New light through old windows – how traditional exchange of ideas in the physical world help us with social media
If you have ever found yourself emailing a work colleague, when in reality it’s easier to actually speak to them, then perhaps you will appreciate how it’s easy to get carried away with virtual conversation through online forums and communities in the social media era.
The ease and accessibility of interacting with our fellow humans via computer can sometimes blind us to real value of face to face conversations.
It seems a life time ago that people trained for a profession, to be teachers, architects, accountants, doctors etc where formal education stopped when they left high school or college and then they went to work armed with the knowledge they received during formal education.
Now, in the digital age education never stops, we continuously learn and if we stop learning we are left behind. With the likes of Google and Wikipedia there are literally a myriad of ways to learn new things that are useful to our professional and personal lives.
There is nothing we cannot study in detail through online sources and for free. This super abundance of information however can cause its own downfall. The information deluge can be overwhelming, confusing, conflicting and in many cases difficult to grasp without finding out what’s important and further honing ideas with like minded people.
So in order to better understand the social media world we at DigitalMR have gone “old school” and experimented with a meeting format that we have found works. And expanding on our open business model ethos we would like to share it with you.
We’ve found a great way to learn and exchange ideas is through a forum of 8-10 industry peers (inspired by the Forum concept of the Young Presidents Organisation – YPO). The stress is on like minded peers who can speak openly with no conflict of interest. In our case the peers are marketing professionals from various disciplines, who all have an interest in social media marketing and research.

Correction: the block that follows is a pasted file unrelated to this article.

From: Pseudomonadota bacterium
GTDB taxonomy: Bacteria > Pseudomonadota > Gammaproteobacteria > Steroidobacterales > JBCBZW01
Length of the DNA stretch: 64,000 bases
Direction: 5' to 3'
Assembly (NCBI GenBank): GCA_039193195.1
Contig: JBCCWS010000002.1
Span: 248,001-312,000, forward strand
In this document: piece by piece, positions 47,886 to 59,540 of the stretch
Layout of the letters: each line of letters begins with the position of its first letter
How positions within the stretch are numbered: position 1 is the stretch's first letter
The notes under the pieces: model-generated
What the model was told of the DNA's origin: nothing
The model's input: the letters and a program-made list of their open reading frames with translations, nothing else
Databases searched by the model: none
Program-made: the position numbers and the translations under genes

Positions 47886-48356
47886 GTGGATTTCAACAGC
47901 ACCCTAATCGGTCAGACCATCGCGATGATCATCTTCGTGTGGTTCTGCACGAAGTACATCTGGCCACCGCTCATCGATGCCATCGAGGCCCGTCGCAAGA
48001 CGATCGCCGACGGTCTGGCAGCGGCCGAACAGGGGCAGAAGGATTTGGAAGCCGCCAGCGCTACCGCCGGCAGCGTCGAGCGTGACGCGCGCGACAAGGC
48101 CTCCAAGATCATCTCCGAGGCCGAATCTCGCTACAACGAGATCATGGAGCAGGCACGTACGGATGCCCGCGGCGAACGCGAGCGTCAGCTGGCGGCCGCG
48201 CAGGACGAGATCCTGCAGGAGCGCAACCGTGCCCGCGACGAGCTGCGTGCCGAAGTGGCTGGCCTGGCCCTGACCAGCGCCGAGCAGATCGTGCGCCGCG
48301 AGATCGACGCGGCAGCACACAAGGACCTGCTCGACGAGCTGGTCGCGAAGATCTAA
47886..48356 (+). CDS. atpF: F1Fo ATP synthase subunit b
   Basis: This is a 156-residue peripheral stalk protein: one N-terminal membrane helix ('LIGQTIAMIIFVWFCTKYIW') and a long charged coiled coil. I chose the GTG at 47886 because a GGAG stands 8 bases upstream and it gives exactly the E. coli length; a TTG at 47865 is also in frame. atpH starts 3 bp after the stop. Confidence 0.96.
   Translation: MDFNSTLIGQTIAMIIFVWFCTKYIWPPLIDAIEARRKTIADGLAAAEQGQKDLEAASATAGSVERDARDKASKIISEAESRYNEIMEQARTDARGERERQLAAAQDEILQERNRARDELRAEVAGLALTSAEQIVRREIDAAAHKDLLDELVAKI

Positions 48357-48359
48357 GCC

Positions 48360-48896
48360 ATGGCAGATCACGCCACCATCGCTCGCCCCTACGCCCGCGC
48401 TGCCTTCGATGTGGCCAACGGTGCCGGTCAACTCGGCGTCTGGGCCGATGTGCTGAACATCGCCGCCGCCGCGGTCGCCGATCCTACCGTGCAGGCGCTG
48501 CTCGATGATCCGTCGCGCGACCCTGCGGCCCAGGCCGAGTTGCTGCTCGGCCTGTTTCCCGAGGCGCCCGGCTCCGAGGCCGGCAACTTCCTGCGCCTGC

We have found that they can be from for profit or not-for-profit organisations, as long as no competitors and participants have bought into an “open” mind-set of sharing ideas to the table.
The discussion usually last about 90 minutes and is facilitated by a DigitalMR executive. We have conducted 4 such breakfast meetings like this in comfortable surroundings in some beautiful hotels in Warsaw and London.
Our themes have mainly been around social media with a focus on extracting insights from customers that will help companies grow. The starting point to our discussion on Social Media Research is usually private online communities, active web listening and online research on lifestyles, attitudes and behaviours. The discussion then naturally expands to social media marketing whereby tips and tricks are shared freely by the peers around the table.
We give equal air-time to all participants, although every now and then some participants have such interesting points to make – we all feel inclined to sit back, listen and take notes! It is a relaxed, informal environment where we genuinely want to share and help each other out.
Because the social media world is growing beware anyone who pretends to know it all – we are all learning, and I think this is an era of learning and sharing.
It is refreshing to (re)discover the value of traditional interaction among humans – a much underrated medium! We never thought a plain ‘ole breakfast meeting would have such a profound impact on us, there will certainly be many more round tables to come. We are expanding our subjects and themes and would also encourage participants to come up with discussion topics they want to bring to the forum. We are happy to have our views challenged and receive honest feedback from peers, and we are happy for all to share for the further benefit of all around the table.
In a world of information abundance, we need to know where to look for the nuggets - our social media round tables maybe one such place to find them. If you have knowledge gaps on social media issues and are hungry for considered debate (and breakfast!) come and join us for stimulating discussion.
If you would like to apply to some of our upcoming events please contact Sophia Papagregoriou for more details.
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